Translations of Shaykhi, Babi and Baha'i Texts, No. 8 (October, 1997)

Juan R. I. Cole, Trans.

"A Letter from `Abdu'l-Karim Qazvini to Sayyid Javad Karbala'i, dated August, 1851, concerning Mirza Husayn `Ali Nuri, Baha'u'llah" Text, Translation, Commentary"

The excellent Baha'i Persian magazine `Andalib, published in Canada,
carried in vol. 16 (Spring 1997):30-31 a reproduction and transcription of
part of a letter written by the Bab's former amanuensis, `Abdu'l-Karim
Qazvini, to Sayyid Javad Karbala'i about Baha'u'llah, which the editors date
to 1851. Since the letter mentions that he has been in Iraq for a few days
(literally "a few mornings"), it must have been written early in August, 1851.

Of Qazvini, Amanat in Resurrection and Renewal, p. 384 reports:

"Mulla `Abd al-Karim (Ahmad) Qazvini Katib (the scribe) was the Bab's chief
link to the Babis of Tehran and the bearer of the Bab's Dala'il-i Sab`a to
a number of Qajar princes and state officials. Repenting his earlier
defection from the Babi ranks in 1261/1845, he became the Bab's close
companion in Isfahan. On his last visit to Chihriq in 1266/1850, shortly
before the Bab's execution, he was entrusted with certain "tablets" to be
delievered to Mirza Husayn `Ali Nuri (Baha'u'llah) and his brother, Mirza
Yahya Nuri Subh-i Azal. The tablets were later interpreted by both the
Baha'is and the Azalis as proof of the Bab's delegation of the leadership to
the rival Nuri brothers. `Abd al-Karim was instrumental in bringing to the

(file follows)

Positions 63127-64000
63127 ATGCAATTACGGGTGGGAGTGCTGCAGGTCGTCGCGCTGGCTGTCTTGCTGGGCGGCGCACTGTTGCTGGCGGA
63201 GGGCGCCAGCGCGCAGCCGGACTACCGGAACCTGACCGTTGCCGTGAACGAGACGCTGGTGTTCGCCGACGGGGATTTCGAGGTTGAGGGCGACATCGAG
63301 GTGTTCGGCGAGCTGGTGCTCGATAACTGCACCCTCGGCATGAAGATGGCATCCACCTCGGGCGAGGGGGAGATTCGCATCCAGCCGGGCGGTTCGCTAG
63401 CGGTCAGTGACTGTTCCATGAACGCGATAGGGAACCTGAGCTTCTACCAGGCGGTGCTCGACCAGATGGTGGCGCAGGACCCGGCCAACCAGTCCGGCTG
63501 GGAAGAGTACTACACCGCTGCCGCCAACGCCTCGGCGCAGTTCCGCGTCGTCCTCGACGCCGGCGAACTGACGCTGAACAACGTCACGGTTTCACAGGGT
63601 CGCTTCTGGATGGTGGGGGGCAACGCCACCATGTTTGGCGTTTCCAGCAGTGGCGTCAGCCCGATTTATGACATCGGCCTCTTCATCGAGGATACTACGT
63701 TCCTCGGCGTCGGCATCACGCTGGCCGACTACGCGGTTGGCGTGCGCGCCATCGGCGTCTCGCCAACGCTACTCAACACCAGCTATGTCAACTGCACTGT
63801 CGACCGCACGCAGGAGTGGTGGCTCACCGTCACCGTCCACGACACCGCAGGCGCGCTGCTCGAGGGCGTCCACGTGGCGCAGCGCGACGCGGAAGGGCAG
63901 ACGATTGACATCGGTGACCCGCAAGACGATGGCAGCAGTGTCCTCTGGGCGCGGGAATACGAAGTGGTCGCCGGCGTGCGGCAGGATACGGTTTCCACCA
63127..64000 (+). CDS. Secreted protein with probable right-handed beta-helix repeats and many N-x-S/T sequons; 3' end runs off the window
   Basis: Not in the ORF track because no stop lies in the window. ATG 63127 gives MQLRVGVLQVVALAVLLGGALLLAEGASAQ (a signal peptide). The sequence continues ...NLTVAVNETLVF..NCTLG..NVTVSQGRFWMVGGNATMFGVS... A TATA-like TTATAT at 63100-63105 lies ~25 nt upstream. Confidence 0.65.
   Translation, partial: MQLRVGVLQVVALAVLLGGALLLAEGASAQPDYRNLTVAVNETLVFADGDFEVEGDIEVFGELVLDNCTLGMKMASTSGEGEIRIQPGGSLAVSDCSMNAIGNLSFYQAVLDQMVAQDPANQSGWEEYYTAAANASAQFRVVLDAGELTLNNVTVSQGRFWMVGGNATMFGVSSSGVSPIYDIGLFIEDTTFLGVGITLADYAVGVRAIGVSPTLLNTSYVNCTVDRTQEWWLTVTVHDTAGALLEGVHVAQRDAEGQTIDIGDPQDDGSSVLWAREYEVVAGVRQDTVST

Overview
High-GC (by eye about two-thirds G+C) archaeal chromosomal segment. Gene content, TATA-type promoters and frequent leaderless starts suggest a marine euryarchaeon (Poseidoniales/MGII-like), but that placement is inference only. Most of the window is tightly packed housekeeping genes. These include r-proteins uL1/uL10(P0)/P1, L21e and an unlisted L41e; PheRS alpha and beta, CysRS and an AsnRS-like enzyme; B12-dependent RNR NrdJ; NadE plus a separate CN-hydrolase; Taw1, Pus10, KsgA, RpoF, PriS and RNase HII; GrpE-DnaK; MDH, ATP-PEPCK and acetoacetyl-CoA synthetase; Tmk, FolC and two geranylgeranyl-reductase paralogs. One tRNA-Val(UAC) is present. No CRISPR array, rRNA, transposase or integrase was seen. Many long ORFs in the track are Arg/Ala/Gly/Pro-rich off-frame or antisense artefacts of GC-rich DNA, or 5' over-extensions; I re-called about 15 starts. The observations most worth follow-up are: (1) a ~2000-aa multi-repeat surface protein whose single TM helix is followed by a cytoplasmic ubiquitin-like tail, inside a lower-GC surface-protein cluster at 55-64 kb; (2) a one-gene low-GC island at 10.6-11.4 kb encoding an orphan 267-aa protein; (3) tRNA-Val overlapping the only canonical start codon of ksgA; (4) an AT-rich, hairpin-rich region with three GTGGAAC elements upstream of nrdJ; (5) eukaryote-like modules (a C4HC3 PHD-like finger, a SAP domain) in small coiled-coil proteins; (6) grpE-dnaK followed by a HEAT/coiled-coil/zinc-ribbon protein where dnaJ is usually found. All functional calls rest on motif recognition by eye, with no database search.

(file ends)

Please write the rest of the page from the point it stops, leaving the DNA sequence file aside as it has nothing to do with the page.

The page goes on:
Bab's attention the necessity of appointing a successor, a task deemed ever
more urgent as it became clear his days were numbered."

Amanat cites Fadil Mazandarani, Tarikh-i Zuhur al-Haqq, p. 370, for some of
this information, and Mu`in al-Saltanih, MS, pp. 237-40 for the rest.

See also John Walbridge. " "Mulla `Abdu'l-Karim Qazvini (Mirza Ahmad Katib)." Research Notes in Shaykhi, Babi and Baha'i Studies no. 9 (October, 1997)

Sayyid Jawad Karbala'i was a Shi`ite cleric, grandson of `Ali Tabataba'i
Bahru'l-`Ulum, the great mujtahid of the late 18th century, and was close to
the Afnan family before his conversion. He was later claimed by both the
Azalis and the Baha'is as an adherent, but he was certainly closer to the

It is wonderful that `Andalib has published part of this letter in both
facsimile and transcription. As a historian, I wish that the editors had
identified the provenance of the letter (in which collection does it
survive?). They also do not give proof of the date they ascribe to the
letter. I hope the entire letter will be published, since partial documents
always leave historians open to misinterpreting the evidence. There has
been, for instance, a tendency among some Baha'i writers such as Taherzadeh
to suppress texts and passages by early authors that speak well of Azal or
reveal how popular he was in the late 1850s and early 1860s. Although the
present letter lauds Baha'u'llah, without seeing the entire text we cannot
know whether it equally lauds other leaders of the time (the Babi leadership
tended to share in a "pleroma" of theophanic fullness expressed through
hyperbole that seems to have been liberally shared around; even the Nuqtat
al-Kaf waxes poetic about Baha'u'llah's divine effulgences at one point).

The magazine's editors only transcribed into legible
print a small part of the letter that they printed in facsimile on the
opposite page. I only translate the transcribed portions. I will try
to transcribe the entire letter and translate it later. Also, I do not
know if the entirety of the letter was printed in facsimile, or only part of it.
The passages, being fragmentary and without context, and
expressed in informal Babi Persian, are sometimes